Thankful for my People
When I first met Jodi, getting involved in a relationship with her did not seem like a good idea to me. She was as lovely then as she is now but, at the time, she scared me. She had young teenage children, she was self-employed, and she had recently gone through a divorce. In a word: chaos. Having grown up in a family where emotional messiness was a regular part of life, I was certain that I didn’t want to embark on a relationship with someone who was likely to add to it. Gratefully, I eventually relented, and it was absolutely the best decision I ever made. It turned out that, although Jodi did bring a lot with her, most of it has been in the form of behaviors and qualities that make me a much better version of myself.
Instead of living a very stilted, tiny, safe life where havoc doesn’t exist, I’ve learned to trust Jodi and her ability to manage her own life (something I didn’t see anyone do in my family). In turn, it lets me practice not trying to control the outside world and focus on navigating my responses to it instead. What that means is that the responsibility for my own peace of mind is on me, not on the people in my life. But Jodi being an emotionally responsible adult has allowed that to happen. Her willingness to listen to what I feel, to tell me the truth about what she feels, and to be consistently compassionate toward me says a lot of wonderful things about her. But it also lets me be the best rendition of myself that I possibly can.
I am reminded regularly that our relationships are where we practice being humans.
And that is really what I’m appreciating and savoring these days—that the people in my life make me better. It's one of my favorite things about getting older. When I was younger, I formed relationships—both romantic and platonic—much more randomly, and many times for the wrong reasons. But I’ve learned more about myself as I've aged. What I want now is for my connections with the people in my life to be authentic, balanced, and growing. It sounds simple, but I get it that it isn’t.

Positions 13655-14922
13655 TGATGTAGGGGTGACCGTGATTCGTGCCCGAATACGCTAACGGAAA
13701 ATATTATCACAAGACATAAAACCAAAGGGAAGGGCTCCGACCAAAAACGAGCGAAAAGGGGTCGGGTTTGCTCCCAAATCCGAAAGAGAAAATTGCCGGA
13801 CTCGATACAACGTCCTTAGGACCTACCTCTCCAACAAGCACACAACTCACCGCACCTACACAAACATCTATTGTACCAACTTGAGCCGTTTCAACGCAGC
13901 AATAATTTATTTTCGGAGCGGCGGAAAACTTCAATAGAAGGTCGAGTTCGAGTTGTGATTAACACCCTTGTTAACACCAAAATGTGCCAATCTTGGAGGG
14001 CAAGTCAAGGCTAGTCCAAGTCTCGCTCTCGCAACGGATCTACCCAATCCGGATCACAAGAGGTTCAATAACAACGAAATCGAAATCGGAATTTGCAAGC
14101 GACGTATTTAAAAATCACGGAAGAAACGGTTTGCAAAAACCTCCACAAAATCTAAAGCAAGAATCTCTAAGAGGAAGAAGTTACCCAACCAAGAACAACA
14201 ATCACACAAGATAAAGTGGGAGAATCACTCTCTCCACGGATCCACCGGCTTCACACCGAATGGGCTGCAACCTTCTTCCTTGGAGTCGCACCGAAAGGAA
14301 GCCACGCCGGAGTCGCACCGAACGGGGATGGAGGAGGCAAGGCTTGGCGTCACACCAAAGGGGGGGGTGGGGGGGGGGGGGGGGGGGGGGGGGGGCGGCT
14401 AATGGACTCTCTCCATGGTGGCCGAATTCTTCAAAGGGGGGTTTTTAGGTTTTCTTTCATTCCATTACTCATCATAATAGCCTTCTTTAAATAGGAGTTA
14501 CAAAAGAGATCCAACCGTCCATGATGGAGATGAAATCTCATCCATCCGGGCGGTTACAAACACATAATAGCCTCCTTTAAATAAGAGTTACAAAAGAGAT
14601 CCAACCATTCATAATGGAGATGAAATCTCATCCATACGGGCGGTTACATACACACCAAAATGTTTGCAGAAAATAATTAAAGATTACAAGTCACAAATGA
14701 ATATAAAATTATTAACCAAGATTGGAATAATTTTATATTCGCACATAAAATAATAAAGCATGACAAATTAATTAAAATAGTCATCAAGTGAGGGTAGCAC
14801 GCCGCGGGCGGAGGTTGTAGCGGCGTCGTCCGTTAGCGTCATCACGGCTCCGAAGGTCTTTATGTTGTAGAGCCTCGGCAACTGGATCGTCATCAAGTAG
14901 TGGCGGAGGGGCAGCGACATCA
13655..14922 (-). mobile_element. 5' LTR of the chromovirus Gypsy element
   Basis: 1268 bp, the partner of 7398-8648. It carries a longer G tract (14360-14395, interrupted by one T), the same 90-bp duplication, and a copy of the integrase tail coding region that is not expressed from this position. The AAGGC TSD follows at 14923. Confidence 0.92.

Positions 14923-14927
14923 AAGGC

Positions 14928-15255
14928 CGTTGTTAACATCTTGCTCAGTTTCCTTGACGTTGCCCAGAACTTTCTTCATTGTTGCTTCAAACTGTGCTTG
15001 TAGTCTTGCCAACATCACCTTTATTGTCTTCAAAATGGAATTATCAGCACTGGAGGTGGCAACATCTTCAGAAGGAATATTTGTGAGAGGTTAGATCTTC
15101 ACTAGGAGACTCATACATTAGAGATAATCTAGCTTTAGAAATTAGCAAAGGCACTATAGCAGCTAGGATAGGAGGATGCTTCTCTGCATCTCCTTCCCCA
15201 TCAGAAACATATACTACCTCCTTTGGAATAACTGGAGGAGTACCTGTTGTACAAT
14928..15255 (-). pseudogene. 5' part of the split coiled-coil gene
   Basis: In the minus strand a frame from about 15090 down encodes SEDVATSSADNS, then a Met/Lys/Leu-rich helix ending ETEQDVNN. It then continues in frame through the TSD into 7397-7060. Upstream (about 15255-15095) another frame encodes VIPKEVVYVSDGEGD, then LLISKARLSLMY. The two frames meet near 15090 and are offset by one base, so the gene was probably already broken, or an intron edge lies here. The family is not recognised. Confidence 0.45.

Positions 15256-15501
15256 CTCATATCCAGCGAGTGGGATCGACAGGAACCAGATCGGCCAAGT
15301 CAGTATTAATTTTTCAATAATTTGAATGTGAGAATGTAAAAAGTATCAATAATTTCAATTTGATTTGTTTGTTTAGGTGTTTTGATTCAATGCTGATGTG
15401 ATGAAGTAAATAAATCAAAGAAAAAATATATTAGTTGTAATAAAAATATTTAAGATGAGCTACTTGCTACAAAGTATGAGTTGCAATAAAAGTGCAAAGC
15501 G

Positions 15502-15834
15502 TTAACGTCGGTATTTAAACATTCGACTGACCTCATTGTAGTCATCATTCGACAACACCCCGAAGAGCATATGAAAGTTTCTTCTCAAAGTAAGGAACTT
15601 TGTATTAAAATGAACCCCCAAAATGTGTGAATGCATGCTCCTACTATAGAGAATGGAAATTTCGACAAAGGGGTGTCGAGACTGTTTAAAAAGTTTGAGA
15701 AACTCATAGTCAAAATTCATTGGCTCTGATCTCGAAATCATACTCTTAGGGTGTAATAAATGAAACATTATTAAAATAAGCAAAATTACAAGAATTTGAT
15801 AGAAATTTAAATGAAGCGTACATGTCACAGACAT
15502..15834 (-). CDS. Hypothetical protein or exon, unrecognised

I just feel luckier and luckier that I have so many opportunities to be who I am. It is my good fortune to be challenged in healthy ways by my people, to practice communicating better, to be able to say what I need and what I’m working on, and to hear those same things from others with an open mind and heart. I am so blessed to have that in my life with Jodi, with Mary, Dianne, Dave, Kim, Stephanie, Doug, Gia, my Goucher pals, and so many more. And I am reminded regularly that our relationships are where we practice being humans. Sometimes that means we might behave badly, but mostly it represents a chance to be the very best we can be.
When I was a young adult in my first career-focused job, buying a house, mowing my lawn, paying taxes, and doing all of the things we do to become full grown-ups, I didn’t think very much about the power of people in my life to help me similarly. I probably considered how we literally help each other—lending a hand, a few dollars, a friendly ear—but it wasn’t until I was further along my path that I came to appreciate the depth and value of relationships. I’ve learned more from my tribe than I ever have from school or work. In fact, it’s my relationships with people in every arena that actually help me excel at whatever I'm trying to do.
It’s funny to me now that, 20 years ago, Jodi scared me when we first met. It’s even more humorous when I realize how much wackiness in my earlier life didn’t scare me. But what I’ve learned is how good my family of friends are for me on a daily basis. They keep me honest and grounded and awake and alive—on every level. The pandemic makes me notice every shining moment in my life these days. My people are there in every one.